FISH after recording GFP and immunostaining signals
After the first round of 3D-microscopy, coverslips were unmounted from microscopic slides, washed several times in PBS and subjected to a post-fixation in 1% buffered formaldehyde for 10 minutes to fix the antibodies to their locations. To exclude hybridization of probe to RNA, digestion with DNAse free RNAse A (0,2 mg/ml in PBS for 24 hours at 37°C; Quiagen, Hilden, Germany) was performed except otherwise noted. Control experiments with Acridine Orange staining showed that cytoplasmic and nucleolar RNA was completely removed by this procedure (data not shown). Permeabilization treatment and FISH conditions were as described  (see also above). The plasmid pPS8.8  was used as probe, labeled with Digoxigenin-dUTP, except otherwise noted. Control experiments showed that fluorescence from GFP was completely lost after FISH (data not shown). All three steps of the antibody detection of GFP (see above) were repeated. In parallel, Digoxigenin detection was performed with Sheepα Dig-FITC (1:100, Roche Diagnostics). Microscopy and deconvolution were as described above. Comparison of the DNA counterstain appearances before and after FISH ensured correct identification of nuclei.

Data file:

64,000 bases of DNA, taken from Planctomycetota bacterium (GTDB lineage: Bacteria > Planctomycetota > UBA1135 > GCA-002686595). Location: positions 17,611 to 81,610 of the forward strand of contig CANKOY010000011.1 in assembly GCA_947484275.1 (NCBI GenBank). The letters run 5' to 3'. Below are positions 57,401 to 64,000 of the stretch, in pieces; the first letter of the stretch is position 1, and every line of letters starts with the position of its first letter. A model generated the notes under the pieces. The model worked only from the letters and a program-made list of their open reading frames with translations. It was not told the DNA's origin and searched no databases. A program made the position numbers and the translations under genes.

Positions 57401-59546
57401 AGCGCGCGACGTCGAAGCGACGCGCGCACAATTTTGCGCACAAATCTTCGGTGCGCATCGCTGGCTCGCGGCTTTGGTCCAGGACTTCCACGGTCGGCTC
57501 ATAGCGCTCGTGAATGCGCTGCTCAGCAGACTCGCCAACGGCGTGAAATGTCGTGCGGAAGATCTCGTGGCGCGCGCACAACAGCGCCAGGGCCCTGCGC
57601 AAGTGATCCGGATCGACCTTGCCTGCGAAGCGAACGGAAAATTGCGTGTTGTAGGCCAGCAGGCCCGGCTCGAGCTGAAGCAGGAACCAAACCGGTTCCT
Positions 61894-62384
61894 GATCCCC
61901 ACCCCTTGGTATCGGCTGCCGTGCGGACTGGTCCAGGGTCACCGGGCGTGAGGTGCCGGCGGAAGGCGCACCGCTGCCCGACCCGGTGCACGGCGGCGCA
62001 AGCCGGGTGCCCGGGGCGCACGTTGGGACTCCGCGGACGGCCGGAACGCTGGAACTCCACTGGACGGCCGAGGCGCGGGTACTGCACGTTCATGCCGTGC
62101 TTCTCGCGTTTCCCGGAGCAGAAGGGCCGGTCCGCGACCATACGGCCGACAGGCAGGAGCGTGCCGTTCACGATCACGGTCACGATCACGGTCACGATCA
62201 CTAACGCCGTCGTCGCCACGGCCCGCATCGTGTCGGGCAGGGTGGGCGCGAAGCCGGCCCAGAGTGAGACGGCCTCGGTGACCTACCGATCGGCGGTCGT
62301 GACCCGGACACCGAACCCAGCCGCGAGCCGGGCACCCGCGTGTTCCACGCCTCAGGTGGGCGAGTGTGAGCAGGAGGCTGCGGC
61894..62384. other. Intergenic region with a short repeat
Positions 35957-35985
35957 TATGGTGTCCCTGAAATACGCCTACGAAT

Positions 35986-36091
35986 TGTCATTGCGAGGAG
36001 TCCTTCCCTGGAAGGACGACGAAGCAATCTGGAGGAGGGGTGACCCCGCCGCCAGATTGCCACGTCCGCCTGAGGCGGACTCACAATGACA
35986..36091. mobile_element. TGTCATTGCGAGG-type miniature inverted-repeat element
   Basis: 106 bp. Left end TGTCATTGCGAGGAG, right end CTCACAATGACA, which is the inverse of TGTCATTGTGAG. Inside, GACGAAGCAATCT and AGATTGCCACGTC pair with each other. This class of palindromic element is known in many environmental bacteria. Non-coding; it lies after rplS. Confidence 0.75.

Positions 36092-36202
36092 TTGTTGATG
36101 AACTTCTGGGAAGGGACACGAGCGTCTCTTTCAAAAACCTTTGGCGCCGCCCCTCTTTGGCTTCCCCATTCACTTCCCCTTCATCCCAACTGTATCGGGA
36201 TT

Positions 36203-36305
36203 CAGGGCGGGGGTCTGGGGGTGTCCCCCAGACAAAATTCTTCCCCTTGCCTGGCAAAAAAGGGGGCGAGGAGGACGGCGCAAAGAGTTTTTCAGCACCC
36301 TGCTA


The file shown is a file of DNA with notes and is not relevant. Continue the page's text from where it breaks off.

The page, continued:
Volumes of fluorescent signals were determined with the plug-in Voxel Counter of the freely available open source software ImageJ  after threshold segmentation.
To quantify the structural similarity between GFP-, immunostaining- and FISH-signals, we developed a rigid registration approach. The whole procedure was applied to non-deconvolved as well as deconvolved data. Each 3D multi-channel image stack was corrected for chromatic aberration (measured with polychromatic beads) and cropped to the same image dimensions. For faster computational processing, calculations were performed only within a region of interest, defined by setting a low threshold to the signals of all four stacks and combining the segmented volumes. Since here it was more important not to miss any signal parts rather than to accurately reflect signal borders, as was attempted for volume measurements described above, these thresholds were newly determined for each image. A subsequently applied connected-components labeling algorithm identified the largest region in each GFP- or Cy5-channel, which was invariably the signal of interest, as confirmed by visual inspection.
where f and g denote the two signals and m f and m g the corresponding mean values.
We thank Andrew S. Belmont for helpful discussions, Max Schneider and Claudia Hepperger for help with lab work, Thomas Cremer for continuous support of our work and Christian Lanctôt for critical reading of the manuscript. This work was supported by the Deutsche Forschungsgemeinschaft.